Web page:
Saturday, September 09, 2006

The Crisis in Palestine.

There has been some brief attention to the suffering being inflicted on Gaza in the media. The UN is issuing warnings of a humanitarian disaster. Gaza has some time been a vast, open-air prison, and Patrick Cockburn of the Independent has described some of the effects of the recent crackdown. There is now a general strike across Palestine by workers who have not had their wages, largely on account of the EU blockade and Israel's ongoing destruction of the Palestinian economy.

Underlying this is a huge problem for any two-states solution, aside from the obvious problem that Israel would sooner destroy the Palestinians than allow a two-state settlement ever to emerge. An article by ILO economist Phillipe Egger in the most recent edition of the International Labour Review outlines the problem. The dimensions of the economic crisis being inflicted on Palestine are as follows: average per capita income has dropped by a third since 1999; unemployment consistently averages at 27% (certainly an underestimate); the number of people living below the poverty line increased from 20% in 1999 to 50% in 2003. The Palestinian economy is now much smaller than it was in 1994, and its economic contraction is actually worse than that experienced by the US during the Great Depression. The proximate cause has been Israel's imposition of tight restrictions on the movement of labour and goods in and out of Palestine. The number of Palestinians working in Israel was cut in half between 2000 and 2002. The new policy is symbolised by the 'separation wall', which not only grabbed huge portions of land while leaving the militarised Zionist settlements intact but also blocked the formal and informal economic connections across the border. These are the measures that produced such dependency on international aid. Check this table out (click to enlarge):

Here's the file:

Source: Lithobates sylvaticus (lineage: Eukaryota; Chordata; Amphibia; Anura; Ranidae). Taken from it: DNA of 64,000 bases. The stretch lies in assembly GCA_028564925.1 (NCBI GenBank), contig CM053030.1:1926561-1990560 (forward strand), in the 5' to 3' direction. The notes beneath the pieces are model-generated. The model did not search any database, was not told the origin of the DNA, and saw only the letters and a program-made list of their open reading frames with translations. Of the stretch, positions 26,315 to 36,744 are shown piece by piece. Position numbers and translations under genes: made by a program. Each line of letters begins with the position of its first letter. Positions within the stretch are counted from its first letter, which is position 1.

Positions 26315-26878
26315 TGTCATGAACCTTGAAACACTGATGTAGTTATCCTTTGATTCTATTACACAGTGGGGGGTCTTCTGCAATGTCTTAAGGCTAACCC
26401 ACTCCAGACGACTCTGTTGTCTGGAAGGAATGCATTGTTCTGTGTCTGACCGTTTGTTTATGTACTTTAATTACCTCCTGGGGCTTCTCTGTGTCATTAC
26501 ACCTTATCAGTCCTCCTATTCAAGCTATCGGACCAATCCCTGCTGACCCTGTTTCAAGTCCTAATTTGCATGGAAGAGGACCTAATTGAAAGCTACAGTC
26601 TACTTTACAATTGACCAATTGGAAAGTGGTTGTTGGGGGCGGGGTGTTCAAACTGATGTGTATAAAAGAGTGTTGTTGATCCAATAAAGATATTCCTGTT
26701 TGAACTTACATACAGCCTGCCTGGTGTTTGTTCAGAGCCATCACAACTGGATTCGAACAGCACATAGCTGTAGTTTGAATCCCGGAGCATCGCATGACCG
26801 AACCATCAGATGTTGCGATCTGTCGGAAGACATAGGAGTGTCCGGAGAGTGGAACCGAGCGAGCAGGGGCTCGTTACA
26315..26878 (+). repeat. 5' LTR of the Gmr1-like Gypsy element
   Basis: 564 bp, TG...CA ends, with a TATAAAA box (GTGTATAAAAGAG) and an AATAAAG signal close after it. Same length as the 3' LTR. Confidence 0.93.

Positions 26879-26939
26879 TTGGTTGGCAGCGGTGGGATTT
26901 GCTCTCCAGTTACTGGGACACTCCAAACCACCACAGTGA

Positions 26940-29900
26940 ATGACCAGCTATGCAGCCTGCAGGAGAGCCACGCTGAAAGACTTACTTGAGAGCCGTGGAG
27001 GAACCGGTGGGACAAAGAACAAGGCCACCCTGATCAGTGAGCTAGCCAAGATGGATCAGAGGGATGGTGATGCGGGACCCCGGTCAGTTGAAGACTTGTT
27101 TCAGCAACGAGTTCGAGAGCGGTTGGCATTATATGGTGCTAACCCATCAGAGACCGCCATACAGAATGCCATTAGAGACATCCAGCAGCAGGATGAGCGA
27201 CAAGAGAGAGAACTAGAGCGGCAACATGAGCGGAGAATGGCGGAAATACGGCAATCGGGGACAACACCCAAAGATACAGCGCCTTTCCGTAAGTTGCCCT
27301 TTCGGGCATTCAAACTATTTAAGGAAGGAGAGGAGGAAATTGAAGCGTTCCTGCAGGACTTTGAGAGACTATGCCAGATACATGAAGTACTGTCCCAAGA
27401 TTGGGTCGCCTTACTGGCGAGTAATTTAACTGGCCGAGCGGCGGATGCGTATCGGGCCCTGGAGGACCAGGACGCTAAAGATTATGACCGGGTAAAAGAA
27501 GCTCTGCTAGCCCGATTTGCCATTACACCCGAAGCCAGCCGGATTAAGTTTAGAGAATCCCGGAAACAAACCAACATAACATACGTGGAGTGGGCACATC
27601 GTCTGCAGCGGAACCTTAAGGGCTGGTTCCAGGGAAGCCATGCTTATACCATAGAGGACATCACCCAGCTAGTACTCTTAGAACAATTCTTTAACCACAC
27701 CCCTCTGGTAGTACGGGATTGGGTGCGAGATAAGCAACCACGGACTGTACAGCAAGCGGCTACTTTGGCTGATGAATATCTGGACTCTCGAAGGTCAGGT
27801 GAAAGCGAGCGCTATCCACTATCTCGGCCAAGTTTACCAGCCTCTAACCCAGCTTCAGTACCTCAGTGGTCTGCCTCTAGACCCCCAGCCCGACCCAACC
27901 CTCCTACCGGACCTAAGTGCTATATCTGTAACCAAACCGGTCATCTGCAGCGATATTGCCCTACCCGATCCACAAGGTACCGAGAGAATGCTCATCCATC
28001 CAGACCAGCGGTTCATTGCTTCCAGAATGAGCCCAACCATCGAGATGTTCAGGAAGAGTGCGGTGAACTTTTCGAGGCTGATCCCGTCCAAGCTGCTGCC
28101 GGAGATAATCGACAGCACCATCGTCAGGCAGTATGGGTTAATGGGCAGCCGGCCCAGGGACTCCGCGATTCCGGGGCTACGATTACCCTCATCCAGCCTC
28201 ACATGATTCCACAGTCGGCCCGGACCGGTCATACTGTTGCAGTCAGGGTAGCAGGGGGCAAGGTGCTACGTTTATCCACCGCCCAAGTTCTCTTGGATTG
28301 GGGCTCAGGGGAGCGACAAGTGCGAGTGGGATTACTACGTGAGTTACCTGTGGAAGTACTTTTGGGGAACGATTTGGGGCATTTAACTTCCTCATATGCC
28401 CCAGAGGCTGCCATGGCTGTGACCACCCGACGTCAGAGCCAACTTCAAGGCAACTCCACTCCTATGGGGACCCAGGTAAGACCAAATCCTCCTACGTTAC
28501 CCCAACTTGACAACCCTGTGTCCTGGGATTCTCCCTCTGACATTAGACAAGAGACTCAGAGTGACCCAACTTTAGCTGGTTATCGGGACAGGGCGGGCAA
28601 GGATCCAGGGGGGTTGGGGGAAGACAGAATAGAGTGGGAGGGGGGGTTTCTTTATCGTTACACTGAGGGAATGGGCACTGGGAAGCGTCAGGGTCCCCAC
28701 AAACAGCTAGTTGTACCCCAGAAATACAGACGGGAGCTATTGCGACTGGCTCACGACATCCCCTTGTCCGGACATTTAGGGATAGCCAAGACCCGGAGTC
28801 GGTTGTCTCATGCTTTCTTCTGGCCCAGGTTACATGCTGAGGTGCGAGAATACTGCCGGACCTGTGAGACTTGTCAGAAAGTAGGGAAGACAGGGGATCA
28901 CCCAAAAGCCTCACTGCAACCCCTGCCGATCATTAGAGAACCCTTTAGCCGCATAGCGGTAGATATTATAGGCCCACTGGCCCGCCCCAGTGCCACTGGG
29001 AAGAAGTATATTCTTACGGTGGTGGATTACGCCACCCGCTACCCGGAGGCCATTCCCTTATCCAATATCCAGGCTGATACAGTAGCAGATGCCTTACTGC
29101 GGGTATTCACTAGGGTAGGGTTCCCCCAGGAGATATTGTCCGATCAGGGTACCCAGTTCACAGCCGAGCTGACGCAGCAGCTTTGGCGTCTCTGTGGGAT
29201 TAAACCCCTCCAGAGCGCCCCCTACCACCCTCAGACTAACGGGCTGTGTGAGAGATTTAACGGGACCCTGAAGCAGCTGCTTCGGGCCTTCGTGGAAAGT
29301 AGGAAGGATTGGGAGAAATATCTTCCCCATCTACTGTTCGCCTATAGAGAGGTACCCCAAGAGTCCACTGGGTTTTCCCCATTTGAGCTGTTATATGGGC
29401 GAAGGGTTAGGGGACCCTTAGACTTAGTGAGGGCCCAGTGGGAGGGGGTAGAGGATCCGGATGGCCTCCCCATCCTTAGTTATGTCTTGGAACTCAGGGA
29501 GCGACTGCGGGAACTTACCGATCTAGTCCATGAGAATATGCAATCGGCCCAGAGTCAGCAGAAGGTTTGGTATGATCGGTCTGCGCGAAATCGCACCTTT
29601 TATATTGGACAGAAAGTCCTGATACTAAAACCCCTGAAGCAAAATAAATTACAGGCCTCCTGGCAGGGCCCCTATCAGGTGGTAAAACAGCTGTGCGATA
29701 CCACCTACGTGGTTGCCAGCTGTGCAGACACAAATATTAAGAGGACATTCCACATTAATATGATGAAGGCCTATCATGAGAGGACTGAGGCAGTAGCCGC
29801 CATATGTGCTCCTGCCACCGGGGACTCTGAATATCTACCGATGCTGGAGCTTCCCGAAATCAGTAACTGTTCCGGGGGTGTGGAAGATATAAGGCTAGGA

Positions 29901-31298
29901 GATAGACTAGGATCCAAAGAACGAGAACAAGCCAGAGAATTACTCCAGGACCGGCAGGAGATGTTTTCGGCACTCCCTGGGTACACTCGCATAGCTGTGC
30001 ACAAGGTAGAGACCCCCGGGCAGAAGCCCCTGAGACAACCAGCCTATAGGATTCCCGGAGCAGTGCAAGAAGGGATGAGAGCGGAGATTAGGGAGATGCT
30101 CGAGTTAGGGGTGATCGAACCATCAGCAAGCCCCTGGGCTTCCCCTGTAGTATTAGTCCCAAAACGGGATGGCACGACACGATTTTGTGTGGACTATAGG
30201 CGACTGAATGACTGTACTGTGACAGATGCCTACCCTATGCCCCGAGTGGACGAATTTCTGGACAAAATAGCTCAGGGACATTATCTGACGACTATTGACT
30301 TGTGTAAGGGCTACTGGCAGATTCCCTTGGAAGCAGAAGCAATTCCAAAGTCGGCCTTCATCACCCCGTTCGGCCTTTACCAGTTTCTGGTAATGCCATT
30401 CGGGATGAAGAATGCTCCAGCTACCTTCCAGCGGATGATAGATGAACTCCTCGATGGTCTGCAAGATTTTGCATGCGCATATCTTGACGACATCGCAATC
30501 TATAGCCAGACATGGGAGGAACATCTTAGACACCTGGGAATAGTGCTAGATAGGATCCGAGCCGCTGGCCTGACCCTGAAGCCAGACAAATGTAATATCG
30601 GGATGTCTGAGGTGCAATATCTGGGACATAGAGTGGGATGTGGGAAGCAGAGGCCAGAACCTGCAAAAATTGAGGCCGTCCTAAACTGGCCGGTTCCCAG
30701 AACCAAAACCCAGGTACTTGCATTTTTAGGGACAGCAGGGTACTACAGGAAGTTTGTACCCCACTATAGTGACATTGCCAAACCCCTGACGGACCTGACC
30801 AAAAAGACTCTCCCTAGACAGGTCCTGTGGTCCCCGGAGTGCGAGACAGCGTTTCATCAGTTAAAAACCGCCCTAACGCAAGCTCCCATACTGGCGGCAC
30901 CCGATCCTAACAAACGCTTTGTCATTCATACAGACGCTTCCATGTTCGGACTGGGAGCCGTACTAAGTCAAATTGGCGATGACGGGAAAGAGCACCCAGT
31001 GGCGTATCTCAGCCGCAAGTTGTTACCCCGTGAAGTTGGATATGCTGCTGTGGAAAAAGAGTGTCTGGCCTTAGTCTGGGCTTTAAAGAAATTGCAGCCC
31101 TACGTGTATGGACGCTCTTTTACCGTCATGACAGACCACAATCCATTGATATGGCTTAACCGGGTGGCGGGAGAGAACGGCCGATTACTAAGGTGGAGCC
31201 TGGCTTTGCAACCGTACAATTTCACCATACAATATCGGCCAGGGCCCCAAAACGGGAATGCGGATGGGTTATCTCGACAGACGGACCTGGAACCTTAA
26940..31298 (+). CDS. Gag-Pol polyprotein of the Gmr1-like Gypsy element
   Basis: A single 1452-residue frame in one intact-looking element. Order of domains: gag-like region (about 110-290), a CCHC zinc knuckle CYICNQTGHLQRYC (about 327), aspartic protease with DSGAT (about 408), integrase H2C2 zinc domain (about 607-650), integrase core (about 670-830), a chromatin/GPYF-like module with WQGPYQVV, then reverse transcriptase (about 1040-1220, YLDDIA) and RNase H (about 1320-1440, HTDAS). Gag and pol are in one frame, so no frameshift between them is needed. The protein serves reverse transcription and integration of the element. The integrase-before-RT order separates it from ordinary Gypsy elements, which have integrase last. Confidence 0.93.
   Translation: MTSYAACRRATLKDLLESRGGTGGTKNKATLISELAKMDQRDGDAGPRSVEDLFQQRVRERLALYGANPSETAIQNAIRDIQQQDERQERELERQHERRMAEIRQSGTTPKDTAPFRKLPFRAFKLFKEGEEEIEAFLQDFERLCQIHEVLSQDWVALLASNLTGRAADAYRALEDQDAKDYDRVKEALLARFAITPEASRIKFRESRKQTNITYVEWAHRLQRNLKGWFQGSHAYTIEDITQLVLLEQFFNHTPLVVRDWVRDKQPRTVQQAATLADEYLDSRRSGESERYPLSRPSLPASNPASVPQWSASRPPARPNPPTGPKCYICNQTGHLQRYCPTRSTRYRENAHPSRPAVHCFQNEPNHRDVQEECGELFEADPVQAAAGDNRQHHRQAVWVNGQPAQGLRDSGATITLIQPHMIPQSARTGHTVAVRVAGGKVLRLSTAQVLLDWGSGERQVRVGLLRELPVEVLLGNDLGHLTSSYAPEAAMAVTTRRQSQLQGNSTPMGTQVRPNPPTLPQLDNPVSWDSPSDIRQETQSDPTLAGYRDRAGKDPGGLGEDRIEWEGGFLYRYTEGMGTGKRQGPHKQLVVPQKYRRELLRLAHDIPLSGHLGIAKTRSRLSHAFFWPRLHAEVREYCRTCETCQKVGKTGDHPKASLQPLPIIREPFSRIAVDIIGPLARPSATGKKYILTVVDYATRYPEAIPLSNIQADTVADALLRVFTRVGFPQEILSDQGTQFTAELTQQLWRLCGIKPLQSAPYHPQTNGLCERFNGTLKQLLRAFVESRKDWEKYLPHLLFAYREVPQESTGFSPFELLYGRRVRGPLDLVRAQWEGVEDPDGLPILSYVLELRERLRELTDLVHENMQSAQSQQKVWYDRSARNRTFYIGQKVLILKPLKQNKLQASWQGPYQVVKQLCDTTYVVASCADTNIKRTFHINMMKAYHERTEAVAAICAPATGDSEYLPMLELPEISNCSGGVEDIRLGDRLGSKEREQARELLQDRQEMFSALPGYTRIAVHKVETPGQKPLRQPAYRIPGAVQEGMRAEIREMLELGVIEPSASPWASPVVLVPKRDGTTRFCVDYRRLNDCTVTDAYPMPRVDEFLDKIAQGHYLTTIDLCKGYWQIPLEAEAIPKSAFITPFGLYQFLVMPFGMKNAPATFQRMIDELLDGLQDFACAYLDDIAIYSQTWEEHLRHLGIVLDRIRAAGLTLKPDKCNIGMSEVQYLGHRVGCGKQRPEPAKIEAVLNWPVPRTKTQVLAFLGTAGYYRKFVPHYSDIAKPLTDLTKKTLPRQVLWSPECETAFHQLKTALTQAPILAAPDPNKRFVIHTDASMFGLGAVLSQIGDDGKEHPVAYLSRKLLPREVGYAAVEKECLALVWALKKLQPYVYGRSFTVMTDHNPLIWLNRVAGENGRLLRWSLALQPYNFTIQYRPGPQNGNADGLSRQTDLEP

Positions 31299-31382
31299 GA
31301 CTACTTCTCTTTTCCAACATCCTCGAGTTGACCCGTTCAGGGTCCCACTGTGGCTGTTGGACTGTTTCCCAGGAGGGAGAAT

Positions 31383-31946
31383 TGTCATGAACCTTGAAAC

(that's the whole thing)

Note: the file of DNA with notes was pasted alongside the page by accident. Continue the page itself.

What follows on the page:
However, the broader issue that as a result of Israeli policy, Palestine was already largely dependent on the heavily subsidised Israeli economy. The economics of Oslo involved allowing Israel easy access to this cheap supply of Palestinian labour which in the short run allowed measurable Palestinian growth. In the long run, however, such dependency is not only a result of political domination, but is sustainable, especially given the expected growth in the Palestinian labour market. No independent state is viable without an independent economy, but Israel's incursions into the West Bank, its uprooting of farmland, destruction of hothouses, its crackdowns on aid, trade and labour have all ensured that nothing of the kind could develop in Palestine. Israel cannot, for reasons explained elsewhere, tolerate a truly independent Palestinian state. Hence the attempts at frustrating political unity in Palestine. They, like the 'international community' that has been happily starving Palestinians, will only accept a pliant, discontiguous set of bantustans under a corruptible pro-Israeli leadership.

In the meantime, the policy is one of enforced starvation, immiseration and the occasional bout of state terror.